If you talk to any photographer you'll find that most (not all) have courted different systems in their search for the tool that's right for them. If you're looking to buy your first camera, it's exciting. You're purchasing something for you, something you're treating yourself to, something that you may have put money aside for every month as, let's face it, it's a bit of a luxury purchase. That's why it's exciting, and why you've done so much research and reading. You want to make sure you get the best for your money. Just remember, the best isn't necessarily the best for you. The best for you is the camera that's aesthetically pleasing, something you want to hold, a camera that simply feels at home in your hand. Find the camera that you want to hold and look at and don't want to put down.
At this point you may scream, "What, aesthetically pleasing? What a load of rubbish! I want the best camera I can afford!" But, this really does lead on to my next point...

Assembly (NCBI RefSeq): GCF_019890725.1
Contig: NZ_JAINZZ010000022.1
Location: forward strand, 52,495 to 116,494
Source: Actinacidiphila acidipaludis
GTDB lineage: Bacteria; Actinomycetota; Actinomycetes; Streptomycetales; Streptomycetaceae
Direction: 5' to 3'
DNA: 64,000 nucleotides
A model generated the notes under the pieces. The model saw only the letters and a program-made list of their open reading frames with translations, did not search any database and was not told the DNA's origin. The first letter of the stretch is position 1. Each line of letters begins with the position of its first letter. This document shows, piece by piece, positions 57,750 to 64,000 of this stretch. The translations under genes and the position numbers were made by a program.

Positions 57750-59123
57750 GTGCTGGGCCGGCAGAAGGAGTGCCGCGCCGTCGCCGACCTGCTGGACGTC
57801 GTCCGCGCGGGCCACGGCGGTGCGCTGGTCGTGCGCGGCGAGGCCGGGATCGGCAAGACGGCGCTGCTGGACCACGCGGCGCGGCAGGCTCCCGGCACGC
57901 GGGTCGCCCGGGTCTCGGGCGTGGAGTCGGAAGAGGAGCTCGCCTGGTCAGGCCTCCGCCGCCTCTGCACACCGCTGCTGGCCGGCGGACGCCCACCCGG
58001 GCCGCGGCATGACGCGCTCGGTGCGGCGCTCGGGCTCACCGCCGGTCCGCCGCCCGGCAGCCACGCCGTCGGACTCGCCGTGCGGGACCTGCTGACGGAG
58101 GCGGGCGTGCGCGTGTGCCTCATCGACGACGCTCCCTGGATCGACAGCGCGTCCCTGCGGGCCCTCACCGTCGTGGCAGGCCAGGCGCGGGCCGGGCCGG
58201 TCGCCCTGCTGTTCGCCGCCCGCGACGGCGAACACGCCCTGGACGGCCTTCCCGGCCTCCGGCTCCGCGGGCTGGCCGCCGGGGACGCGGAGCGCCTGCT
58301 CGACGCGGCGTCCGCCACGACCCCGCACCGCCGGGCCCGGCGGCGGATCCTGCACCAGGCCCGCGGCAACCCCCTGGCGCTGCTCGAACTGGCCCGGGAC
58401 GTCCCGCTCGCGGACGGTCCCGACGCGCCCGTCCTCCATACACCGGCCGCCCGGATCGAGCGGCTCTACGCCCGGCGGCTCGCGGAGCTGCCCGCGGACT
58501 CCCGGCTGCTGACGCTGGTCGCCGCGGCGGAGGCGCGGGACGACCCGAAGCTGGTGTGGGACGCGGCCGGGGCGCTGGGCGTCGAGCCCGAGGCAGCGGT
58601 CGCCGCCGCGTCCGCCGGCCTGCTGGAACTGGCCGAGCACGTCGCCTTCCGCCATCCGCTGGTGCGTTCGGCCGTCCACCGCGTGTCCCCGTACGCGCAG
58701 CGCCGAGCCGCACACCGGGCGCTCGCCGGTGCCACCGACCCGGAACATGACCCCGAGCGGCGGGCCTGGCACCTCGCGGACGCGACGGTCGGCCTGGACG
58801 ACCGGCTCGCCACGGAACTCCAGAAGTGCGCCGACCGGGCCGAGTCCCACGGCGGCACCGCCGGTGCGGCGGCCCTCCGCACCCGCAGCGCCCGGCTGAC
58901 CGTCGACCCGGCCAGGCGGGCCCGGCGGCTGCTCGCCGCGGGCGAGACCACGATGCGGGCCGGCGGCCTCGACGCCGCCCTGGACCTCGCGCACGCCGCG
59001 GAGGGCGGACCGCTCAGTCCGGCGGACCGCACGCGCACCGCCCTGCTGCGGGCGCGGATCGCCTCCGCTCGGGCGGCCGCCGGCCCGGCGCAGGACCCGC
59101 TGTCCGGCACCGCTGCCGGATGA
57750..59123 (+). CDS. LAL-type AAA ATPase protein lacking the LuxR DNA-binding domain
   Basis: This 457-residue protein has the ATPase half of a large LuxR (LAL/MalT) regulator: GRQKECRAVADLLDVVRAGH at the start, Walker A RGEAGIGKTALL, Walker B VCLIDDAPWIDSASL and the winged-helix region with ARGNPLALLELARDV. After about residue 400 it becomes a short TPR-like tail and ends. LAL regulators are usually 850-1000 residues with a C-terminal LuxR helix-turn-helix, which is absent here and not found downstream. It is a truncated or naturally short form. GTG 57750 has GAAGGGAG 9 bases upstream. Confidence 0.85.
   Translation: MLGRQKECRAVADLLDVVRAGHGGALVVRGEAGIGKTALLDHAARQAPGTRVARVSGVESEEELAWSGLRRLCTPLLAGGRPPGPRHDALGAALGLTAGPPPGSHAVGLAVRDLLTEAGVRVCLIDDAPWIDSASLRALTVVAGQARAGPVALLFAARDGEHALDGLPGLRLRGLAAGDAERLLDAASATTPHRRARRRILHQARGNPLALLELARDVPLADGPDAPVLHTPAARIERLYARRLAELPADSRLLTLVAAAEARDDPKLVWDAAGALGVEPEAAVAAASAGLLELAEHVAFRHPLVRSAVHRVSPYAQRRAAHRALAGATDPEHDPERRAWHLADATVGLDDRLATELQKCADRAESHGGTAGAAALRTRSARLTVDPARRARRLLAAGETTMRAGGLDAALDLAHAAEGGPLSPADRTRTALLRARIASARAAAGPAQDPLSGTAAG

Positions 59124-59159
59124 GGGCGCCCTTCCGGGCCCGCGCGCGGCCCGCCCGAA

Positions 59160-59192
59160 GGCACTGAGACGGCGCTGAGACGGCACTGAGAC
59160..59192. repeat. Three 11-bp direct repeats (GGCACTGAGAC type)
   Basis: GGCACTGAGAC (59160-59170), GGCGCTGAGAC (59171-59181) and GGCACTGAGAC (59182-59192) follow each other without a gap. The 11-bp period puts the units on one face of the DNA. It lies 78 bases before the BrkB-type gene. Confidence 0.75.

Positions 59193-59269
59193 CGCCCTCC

Number seven: There is no bad camera.
Don't mix this up with 'there is no perfect camera'. When I say there is no bad camera I'm talking about the quality of images taken with a camera. Pixel peepers will have you think you'll need a £49,000 Phase One FX100 camera or, if not that, you'll find yourself thinking that a 1" sensor isn't as good as a Micro Four Thirds sensor, and they fall behind APS-C sensors. While none of them are as good as a Full Frame sensor. And, a camera with a medium format sensor is the camera you actually want. Mind, if you're more concerned with the smooth and un-speckled quality of a patch of shadow zoomed in at 100% than you are with the actual content of the image taken, then you need to purchase the most expensive camera you can finance while not worrying about putting food on the table or keeping up with the mortgage payments.
Something I will say, I find a lot of digital images too clean and I add intentional noise to images while editing in the digital darkroom.